The new EU legal framework (see Article 1 Council Decision and the corresponding Article 2 Council Regulation) presents a long and open list of human rights violations to be taken into account, ranging from genocide and torture (jus congens) to abuses of freedom of expression and gender-based violence (core European Fundamental Rights, enshrined in both the EU Charter and the European Convention of Human Rights (ECHR)). The ‘only’ requirement indicated is that those violations or abuses must be ‘widespread, systematic or are otherwise of serious concern’ as regards the CFSP objectives set out in Article 21 TEU (without providing additional guidelines). Thus, the scope of application of the EU Magnitsky Act remains open to interpretation. Such legal uncertainty ultimately risks to negatively impact the effectiveness of the new EU regime, and puts the CJEU under ‘interpretative pressure’.
The second main weakness does not specifically concern the human rights sanctions regime per se, but affects EU targeted restrictive measures as a whole. In fact, they already represent a topic of abundant litigation, and consequent vulnerability for the Union, before the EU Courts. The most sensitive challenge emerges from the tension between, on the one hand, the EU obligation to grant targeted individuals effective legal remedies, and, on the other hand, the unsuccessful attempts (of the Council) to provide them with adequate statements of reasons and evidence concerning the listing decision. In the new regime, this challenge risks to be further exacerbated – expanding the opportunities for litigation in the EU Courts. In fact, due process guarantees may be negatively impacted by the global (horizontal) scope of the regime, which implies the dependency on third-country sources of information and third-country potentially non-cooperative (or even hostile) authorities (such as in the case of China which has recently imposed retaliatory counter-sanctions in response to the EU’s human rights measures). Lastly, at the moment, it is currently unclear to what extent the EU can trust ‘external’ evidence.
Another feature of the new sanctions regime that merits to be highlighted, is that it is an autonomous, non-UN-based regime which ultimately aims to defend and promote human rights globally. In this way, it will certainly reinforce the visibility of the Union as human rights advocate, consolidating its commitment to protect and promote human rights not only within its borders, but also when acting externally, at the global level. In line with CFSP objectives as defined by EU primary law (see Articles 3.5 and 21.2 TEU) and the EU Action Plan on Human Rights and Democracy 2020-2024, the regime has the potential to contribute to the development of international law – including international humanitarian law.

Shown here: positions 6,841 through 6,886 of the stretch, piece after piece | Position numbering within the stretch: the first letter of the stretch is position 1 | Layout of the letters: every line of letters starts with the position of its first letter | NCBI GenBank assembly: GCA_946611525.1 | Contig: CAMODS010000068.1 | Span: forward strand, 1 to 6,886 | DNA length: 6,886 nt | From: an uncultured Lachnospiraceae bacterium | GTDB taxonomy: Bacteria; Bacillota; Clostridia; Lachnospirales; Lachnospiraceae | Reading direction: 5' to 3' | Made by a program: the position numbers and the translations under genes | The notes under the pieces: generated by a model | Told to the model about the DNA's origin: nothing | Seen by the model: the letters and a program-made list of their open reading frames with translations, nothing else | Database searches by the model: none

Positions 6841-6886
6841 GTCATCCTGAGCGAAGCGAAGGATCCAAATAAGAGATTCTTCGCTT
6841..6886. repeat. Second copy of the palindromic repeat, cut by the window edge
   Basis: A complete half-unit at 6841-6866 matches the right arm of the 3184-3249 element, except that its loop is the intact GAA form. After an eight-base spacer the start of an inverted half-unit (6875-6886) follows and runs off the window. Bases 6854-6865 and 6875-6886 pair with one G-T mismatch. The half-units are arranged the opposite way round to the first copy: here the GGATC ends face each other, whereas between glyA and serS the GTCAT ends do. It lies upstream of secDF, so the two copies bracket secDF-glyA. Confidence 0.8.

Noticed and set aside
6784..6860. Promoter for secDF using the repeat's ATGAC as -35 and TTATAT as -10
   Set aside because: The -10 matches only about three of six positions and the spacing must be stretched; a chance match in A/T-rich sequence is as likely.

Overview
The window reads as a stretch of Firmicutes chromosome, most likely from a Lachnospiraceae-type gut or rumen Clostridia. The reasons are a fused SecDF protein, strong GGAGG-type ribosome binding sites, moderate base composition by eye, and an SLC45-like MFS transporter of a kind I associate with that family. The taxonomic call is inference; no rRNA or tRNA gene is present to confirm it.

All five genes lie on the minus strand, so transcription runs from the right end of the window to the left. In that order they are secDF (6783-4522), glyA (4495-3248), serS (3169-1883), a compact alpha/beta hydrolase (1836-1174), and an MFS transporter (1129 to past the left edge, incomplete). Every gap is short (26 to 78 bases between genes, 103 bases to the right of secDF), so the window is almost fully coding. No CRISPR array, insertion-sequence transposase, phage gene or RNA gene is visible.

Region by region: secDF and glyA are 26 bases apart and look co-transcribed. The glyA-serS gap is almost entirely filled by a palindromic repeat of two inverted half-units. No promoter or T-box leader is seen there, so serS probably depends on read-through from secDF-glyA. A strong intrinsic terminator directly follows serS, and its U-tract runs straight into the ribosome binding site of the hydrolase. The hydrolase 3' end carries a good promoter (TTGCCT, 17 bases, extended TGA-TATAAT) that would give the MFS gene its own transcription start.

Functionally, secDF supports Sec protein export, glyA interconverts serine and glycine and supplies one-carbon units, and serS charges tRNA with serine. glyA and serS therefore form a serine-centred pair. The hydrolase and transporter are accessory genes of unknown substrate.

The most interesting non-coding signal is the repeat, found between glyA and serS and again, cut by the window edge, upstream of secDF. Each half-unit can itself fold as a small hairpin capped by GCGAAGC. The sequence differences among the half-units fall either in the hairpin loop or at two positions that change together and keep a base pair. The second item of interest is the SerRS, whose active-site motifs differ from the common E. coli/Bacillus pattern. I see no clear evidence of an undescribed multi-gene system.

Moreover, the implementation of the new sanctions regime will contribute to fight impunity worldwide. Perpetrators of serious human rights violations will be sanctioned no matter where their actions take place. As a result, the EU regime will also represent a new tool of deterrence, with the view of preventing atrocities and pushing for a more progressive understanding of the Responsibility to Protect (R2P) principle. This principle, first introduced by the International Commission on Intervention and State Sovereignty in 2001, calls the whole international community to respond to mass atrocities (including genocide and crimes against humanity).
The main challenge for the new EU autonomous sanctions regime consists in the recognition of its legitimacy by the international community. More precisely, third countries may challenge (or even refuse) the commitment of the Union to adopt unilateral (global) sanctions which aim to punish perpetrators of human rights violations worldwide, beyond EU borders. The recent Chinese counter-sanctions and suspension of the ratification of the EU – China Comprehensive Agreement on Investment proves that the authority of the Union to impose autonomous targeted sanctions is far from being globally accepted.
In addition, several legal instruments (inter alia UN conventions, the Rome Statute of the International Criminal Court, and the ECHR at the European level), competent institutions and judicial bodies are already committed to defend human rights and punish their violations. Therefore, it is questionable how the EU regime will fit within this ‘multi-level regulatory system’, a system whereby different legal instruments and bodies coexist and interact.
According to this SWOT analysis, the new EU horizontal sanctions regime has great potential, even if it also presents several obstacles to overcome. Ironically, some of the strengths of the new regime also represent its greatest vulnerabilities. For instance, if the regime reinforces the visibility of the Union as human rights advocate, it also raises concerns about the legitimacy of EU autonomous sanctions.
In conclusion, the new regime being very young, it is not yet possible to fully evaluate its role as a valid alternative to pre-existing EU country-based sanctions regimes. Will the Union progressively shift from geographic to thematic sanctions? Only time will tell.